Socialising Your Puppy
Why is socialising your so important?

When you take on a puppy you take on responsibility for its future. The first year in your puppy’s life is extremely important. If well socialised your puppy will grow up to be friendly and happy with people and other animals and make a well-balanced pet. Dogs regularly taken out as puppies and experiencing different surroundings can take life in their stride and enjoy going anywhere with their owners.

The sooner the better

During its early weeks of life the puppy will approach anything and anybody willingly and without fear. However, by the time it is 3 months old any new encounter will be approached cautiously and with some trepidation. It is therefore vital that your puppy meets a variety of people, situations and other animals during the first 3 months. This is an important point to bear in mind when choosing your puppy particularly if buying other than from a family situation. Typically puppies go to their new homes at about 8 weeks of age. This leaves only a very short time for new experiences and therefore the more experiences that a puppy has already become accustom to the better. You should bear this in mind when looking at a litter of puppies, have they been well socialised meeting a variety of different people, are they used to the hustle and bustle of a domestic environment, televisions, slamming doors and other pets?

Once you have taken your puppy home you only have a short time and should make a real effort to socialise well during your first month together. Socialising after 3 months of age is also necessary to build on the earlier foundations or to make up for lost time. If you continue to make an effort with your puppy until at least a year of age you will end up with a friendly adult dog that you can confidently take to different situations.

What You Need To Do

To begin with take your puppy out and about as much as possible as soon as he has settled in but be careful not to overwhelm him and to keep him safe from infectious diseases. Get him used to being handled by different sizes and types of people and children, for example take your puppy to the homes of your friends or invite them around to your house. It is really common sense but you do need to make the effort while your puppy is still young.

Important Considerations

You must ensure that all encounters are enjoyable. Avoid exposing your puppy to situations that he may find intimidating. Encourage visitors to feed him tit bits or encourage them to play with one of his favourite toys. Ensure that your puppy does not become anxious or overwhelmed and if he looks as if he may be remove him from the situation and give him some time on his own. Remember that young puppies are inexperienced and can easily get themselves into trouble. If you arrange for all encounters to be successful and rewarding your puppy will gain in confidence.

First Meetings

Your puppy’s meeting with adults and children should be the most important item on your socialisation programme. The more humans that your puppy meets and plays with the more confident he will be. Try to expose him to people of all ages and temperaments, and particularly children.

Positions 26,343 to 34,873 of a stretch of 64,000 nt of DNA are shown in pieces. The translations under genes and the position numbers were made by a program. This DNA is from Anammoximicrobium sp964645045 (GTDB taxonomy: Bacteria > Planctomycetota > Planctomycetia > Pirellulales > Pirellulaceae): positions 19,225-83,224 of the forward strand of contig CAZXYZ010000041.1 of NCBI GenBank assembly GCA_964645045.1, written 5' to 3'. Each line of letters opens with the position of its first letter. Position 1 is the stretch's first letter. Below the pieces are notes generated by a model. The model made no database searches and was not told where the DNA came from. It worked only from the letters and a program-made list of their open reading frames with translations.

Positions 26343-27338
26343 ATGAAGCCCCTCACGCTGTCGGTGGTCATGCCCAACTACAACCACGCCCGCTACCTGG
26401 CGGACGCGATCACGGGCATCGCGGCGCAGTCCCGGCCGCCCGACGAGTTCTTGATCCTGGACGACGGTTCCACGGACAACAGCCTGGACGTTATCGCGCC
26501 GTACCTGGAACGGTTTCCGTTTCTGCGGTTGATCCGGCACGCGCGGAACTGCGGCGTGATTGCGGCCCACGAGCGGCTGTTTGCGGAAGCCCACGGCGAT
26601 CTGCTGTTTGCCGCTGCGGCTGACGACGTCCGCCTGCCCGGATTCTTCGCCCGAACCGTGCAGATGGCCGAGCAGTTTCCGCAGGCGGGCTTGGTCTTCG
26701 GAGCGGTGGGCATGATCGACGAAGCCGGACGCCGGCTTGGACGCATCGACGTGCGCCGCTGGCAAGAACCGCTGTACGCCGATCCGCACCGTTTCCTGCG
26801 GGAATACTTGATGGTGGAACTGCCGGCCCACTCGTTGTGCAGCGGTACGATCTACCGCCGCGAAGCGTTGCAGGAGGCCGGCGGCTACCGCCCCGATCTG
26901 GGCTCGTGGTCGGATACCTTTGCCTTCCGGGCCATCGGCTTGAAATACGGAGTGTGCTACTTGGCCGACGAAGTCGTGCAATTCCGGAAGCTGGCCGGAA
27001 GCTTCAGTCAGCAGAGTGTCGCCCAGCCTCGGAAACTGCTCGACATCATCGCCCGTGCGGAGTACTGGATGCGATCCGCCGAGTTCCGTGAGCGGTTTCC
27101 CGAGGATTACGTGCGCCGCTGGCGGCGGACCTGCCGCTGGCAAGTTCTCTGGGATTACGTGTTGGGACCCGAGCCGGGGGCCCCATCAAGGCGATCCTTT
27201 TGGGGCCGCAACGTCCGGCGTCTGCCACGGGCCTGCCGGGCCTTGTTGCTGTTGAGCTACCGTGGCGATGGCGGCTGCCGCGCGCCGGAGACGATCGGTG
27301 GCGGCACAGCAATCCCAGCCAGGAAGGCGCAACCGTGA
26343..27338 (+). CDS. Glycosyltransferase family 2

Other Dogs and Puppies

A good puppy socialisation class helps with socialising and training but should be seen as an additional benefit to the work that you do at home. It is important to find a good class as a bad one could do more harm than good. Your local vet or canine society should be able to guide you in the right direction and it would be sensible to visit before taking your puppy. Check that there is proper supervision and that the puppies and owners there look as though they are enjoying their experience.

Puppies usually instinctively want to play with each other but do be careful when introducing them to adult dogs and ensure those dogs that they do meet are safe around puppies. A bad experience is worse than none at all and will remain with your puppy for a long time. Ensure that your puppy is kept from over exuberant play by a larger dog and if necessary crouch down to provide your puppy with a safe haven. Ensure that he does not become frightened. Since your puppy will not have full protection from illness until after all of his vaccinations have taken effect, special care should be taken to ensure that dogs and puppies encountered are fully vaccinated and healthy.


Until your puppy is fully vaccinated he should not be allowed to mix with dogs of unknown vaccination status nor should he be taken to parks or walked in areas where other dogs have been. He should be taken out and about often in none doggy areas and if necessary carried to avoid contact with other dogs or soiled areas. An early introduction to car travel, which may initially cause sickness, is worthwhile so that your puppy learns to enjoy going out and about with you.

Puppy Behaviour

As well as socialising and training it is essential that you teach your puppy how to behave. If well socialised he should be friendly and eager to meet people and other animals. However, some control of the exuberance that comes with this will be needed and it will take time to find the balance of friendliness and politeness. Prevent bad behaviour by ignoring or distracting unwanted actions and by rewarding and praising good behaviour. If you ignore unwanted actions they will occur less often and rewarding good behaviour will encourage more of the same.

The work put into early socialising of puppies will pay handsome rewards in later life as these experiences form the foundation for future behaviour.